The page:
Robertson: Symphony No. 1 (CD review)

Also, Suite for Orchestra; Variations for Small Orchestra. Anthony Armore, Janacek Philharmonic Orchestra. Navona Records NV6167.

Canadian composer John Roberton has one of those names you'd swear you've heard before. When I first saw this disc, I thought for sure I had reviewed or at least listened to something by him in the past few years. Nope. Nothing. So, he was a completely new discovery for me.

Interestingly, Robertson came to his present vocation relatively late in life. Although he was born in New Zealand in 1943, he didn't begin seriously studying musical composition until the 1970's and didn't hit it big until 1987 when he won a public performance in a composition competition for his Variations for Small Orchestra, Op 14. From then on, he has had his work performed internationally, and this is, I believe, his second recording, both of them on the Navona label.

The album under review begins with an early piece, his Symphony No. 1, Op. 18, from 1988. Or 2014 if you like, since the work lay unperformed for twenty-six years when it finally debuted in Ruse, Bulgaria. Although the disc's booklet note describes it as "a somewhat somber work," I found it attractively accessible. It's in three movements that vary from serious to poetic to lighthearted.

While the symphony begins a touch ominously, it soon enough takes us on flights of fancy and melody. Yes, actual melodies in a modern work, things often eschewed by modern composers for fear of being branded old-fashioned. There's even a segment for snare drum that is quite winning. A clarinet sets the stage for the slow second movement, which is graceful, lyrical, and vaguely elegiac. It's a thoroughly lovely few minutes. Then we get a final movement that recalls the first movement, beginning with the closing of the second movement's meditative violin solo and moving on to more sprightly and bucolic themes. While the symphony may, indeed, be at risk of being labeled a bit old fashioned, it provides a welcome respite for troubled times.

John Robertson
The Janacek Philharmonic under conductor Anthony Armore play the music with a sympathetic eye toward lush, luxuriant sound, giving the music a handsomely polished air. It's all quite easy on the ear and soothing to the mind.

The second piece on the program is the newest, Robertson's Suite for Orchestra, Op. 46, which premiered as a complete work (various movements had debuted separately) in 2010. The section titles sum up its contents pretty well: "Fanfare," "Waltz," "Elegy," and "March." Like the preceding symphony, the Suite offers up some friendly and responsive tunes, including an intentionally "old-fashioned" (that term again) waltz, with a hint of Ives. The "Elegy" is a wistful affair, but the final "March" is a full-on example of its kind, played by Armore and his team with plenty of zest and bravura.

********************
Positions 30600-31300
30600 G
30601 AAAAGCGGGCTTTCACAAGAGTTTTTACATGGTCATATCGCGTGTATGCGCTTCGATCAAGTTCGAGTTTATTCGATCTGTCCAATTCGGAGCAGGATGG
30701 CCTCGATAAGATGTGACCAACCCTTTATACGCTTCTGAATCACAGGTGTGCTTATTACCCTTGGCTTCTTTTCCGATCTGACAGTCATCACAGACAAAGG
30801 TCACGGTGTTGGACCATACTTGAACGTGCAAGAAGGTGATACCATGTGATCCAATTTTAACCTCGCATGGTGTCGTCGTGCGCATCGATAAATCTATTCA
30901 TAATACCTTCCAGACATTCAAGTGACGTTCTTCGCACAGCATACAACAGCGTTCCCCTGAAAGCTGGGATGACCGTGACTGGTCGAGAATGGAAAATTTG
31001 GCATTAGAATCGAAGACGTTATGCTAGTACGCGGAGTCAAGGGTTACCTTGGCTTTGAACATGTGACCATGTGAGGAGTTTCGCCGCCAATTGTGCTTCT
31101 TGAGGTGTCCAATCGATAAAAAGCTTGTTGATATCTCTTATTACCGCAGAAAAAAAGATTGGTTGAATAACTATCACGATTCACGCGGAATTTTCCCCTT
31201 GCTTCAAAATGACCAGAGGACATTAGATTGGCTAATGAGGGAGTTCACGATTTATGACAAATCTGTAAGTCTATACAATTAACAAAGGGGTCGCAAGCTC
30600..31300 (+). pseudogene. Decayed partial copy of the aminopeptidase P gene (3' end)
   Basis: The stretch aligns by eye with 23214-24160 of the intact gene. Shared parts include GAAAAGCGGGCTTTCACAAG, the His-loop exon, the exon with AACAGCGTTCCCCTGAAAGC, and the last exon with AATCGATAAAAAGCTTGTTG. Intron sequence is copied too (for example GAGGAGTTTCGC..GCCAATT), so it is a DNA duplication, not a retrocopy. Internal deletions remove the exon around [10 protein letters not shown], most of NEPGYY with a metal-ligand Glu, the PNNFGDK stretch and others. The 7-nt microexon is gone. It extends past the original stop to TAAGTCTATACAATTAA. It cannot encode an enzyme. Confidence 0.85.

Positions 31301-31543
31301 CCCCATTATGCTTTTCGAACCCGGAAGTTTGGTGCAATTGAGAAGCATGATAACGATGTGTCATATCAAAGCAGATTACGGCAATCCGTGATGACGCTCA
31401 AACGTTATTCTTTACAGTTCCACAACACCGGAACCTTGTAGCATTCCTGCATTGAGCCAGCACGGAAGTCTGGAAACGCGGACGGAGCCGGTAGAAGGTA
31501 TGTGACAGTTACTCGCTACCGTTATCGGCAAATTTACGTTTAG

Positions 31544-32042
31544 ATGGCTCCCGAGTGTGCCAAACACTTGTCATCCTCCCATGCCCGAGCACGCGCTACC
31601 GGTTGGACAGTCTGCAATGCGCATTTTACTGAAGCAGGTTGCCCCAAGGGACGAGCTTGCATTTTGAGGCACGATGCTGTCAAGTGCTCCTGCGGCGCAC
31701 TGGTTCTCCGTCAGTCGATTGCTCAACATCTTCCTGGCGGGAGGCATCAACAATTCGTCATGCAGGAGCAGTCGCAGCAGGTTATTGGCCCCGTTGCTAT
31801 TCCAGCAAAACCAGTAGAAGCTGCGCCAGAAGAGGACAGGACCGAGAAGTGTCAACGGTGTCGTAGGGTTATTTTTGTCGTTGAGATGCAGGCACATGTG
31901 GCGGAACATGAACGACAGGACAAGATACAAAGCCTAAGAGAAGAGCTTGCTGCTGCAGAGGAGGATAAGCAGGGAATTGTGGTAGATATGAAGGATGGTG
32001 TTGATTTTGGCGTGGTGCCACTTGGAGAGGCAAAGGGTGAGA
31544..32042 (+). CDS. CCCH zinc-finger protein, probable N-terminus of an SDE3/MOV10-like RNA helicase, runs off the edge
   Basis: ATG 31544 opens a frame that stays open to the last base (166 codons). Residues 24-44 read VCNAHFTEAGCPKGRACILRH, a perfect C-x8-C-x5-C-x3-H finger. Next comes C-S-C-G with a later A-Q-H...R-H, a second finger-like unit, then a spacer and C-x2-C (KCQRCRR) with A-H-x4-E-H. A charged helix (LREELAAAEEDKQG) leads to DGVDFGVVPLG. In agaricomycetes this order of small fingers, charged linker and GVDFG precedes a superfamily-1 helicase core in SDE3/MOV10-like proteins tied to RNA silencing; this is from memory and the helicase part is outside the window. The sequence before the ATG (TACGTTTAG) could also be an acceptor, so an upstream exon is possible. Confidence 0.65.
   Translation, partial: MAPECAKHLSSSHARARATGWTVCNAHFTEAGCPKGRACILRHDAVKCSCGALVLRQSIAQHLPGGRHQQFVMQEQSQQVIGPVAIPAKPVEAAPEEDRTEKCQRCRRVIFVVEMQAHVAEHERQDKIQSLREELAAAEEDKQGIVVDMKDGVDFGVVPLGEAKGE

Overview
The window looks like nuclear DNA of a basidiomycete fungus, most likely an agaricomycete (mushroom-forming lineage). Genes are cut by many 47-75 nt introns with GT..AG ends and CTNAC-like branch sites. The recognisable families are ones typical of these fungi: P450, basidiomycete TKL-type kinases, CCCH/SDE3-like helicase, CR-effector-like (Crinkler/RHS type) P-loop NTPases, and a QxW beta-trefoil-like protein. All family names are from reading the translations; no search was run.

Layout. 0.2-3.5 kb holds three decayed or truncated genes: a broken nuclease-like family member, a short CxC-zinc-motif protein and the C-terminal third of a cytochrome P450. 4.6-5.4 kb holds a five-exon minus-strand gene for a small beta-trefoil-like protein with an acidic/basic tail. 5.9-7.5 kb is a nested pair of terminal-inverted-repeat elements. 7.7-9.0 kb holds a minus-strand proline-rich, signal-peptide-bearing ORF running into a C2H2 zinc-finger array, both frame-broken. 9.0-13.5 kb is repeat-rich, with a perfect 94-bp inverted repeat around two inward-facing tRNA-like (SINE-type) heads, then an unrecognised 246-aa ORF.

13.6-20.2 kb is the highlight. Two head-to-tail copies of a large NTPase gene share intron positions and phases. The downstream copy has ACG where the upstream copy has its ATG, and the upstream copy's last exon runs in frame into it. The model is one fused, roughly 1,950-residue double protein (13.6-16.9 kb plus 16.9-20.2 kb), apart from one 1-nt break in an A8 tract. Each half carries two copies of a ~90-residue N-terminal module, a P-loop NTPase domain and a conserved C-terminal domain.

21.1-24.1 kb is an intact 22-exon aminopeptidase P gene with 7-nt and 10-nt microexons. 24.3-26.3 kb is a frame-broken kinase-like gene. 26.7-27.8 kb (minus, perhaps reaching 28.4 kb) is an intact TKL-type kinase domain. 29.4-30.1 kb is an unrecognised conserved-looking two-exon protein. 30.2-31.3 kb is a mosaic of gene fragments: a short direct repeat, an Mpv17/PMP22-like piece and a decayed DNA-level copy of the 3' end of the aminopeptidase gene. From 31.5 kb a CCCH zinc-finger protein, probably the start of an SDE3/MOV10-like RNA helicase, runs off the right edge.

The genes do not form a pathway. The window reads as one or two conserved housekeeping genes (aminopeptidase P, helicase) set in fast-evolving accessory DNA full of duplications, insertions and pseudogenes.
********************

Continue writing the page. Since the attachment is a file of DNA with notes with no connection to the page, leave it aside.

The disc concludes with the aforementioned Variations for Small Orchestra, 1987. While it is perhaps not as accomplished as the later works and a little more disjointed, it contains a few charming cadences (with a delightful waltz in the finale) and its fair share of approachable themes.

Executive producer Bob Lord and engineers Ondfey Danek, Jan Kosulic, and Jaroslav Zouhar recorded the music in the recording studio at the Concert Hall in Ostrava, Czech Republic, October 2016. They obtained quite a good response, the sound being among the best I've heard from any new recording this year, especially in the Symphony No. 1, which seems notably smoother than the others. The high-end clarity is outstanding; the midrange transparency is effortless; and the bass end holds up its part in the proceedings. One also hears a good dynamic response and a clear sense of orchestral depth, adding to the recording's sense of realism.


To listen to a brief excerpt from this album, click below:

Classical Music News of the Week, July 28, 2018

Anne Sofie von Otter Joins PBO at Lincoln Center

Grammy Award-winning mezzo-soprano Anne Sofie von Otter and Pulitzer Prize-winning composer Caroline Shaw will be together again with Nic McGegan and Philharmonia Baroque Orchestra at New York's Lincoln Center in March 2019. PBO commissioned Shaw to write three pieces in 2015 and von Otter premiered the first of them with PBO at L.A.'s Disney Hall in May 2016. The second was performed by Dominique Labelle at the 2017 gala, and now the third and final song will be premiered with Anne Sofie von Otter in New York.

The New York program will also include the PBO debut of star countertenor Anthony Roth Costanzo. Costanzo curated and performed in a critically-acclaimed modern-day adaptation of Handel's Aci, Galatea e Polifemo that was co-produced by PBO at National Sawdust last summer. San Francisco Bay Area patrons can look forward to a similar program next March when Anne Sofie von Otter joins PBO to perform the first two Caroline Shaw songs with works by Arvo Pärt and Handel arias with countertenor Daniel Moody who will also be making his PBO debut.

For more information about Philharmonia Baroque Orchestra, visit

--Philharmonia Baroque Orchestra

Tenor Michael Fabiano signs to PENTATONE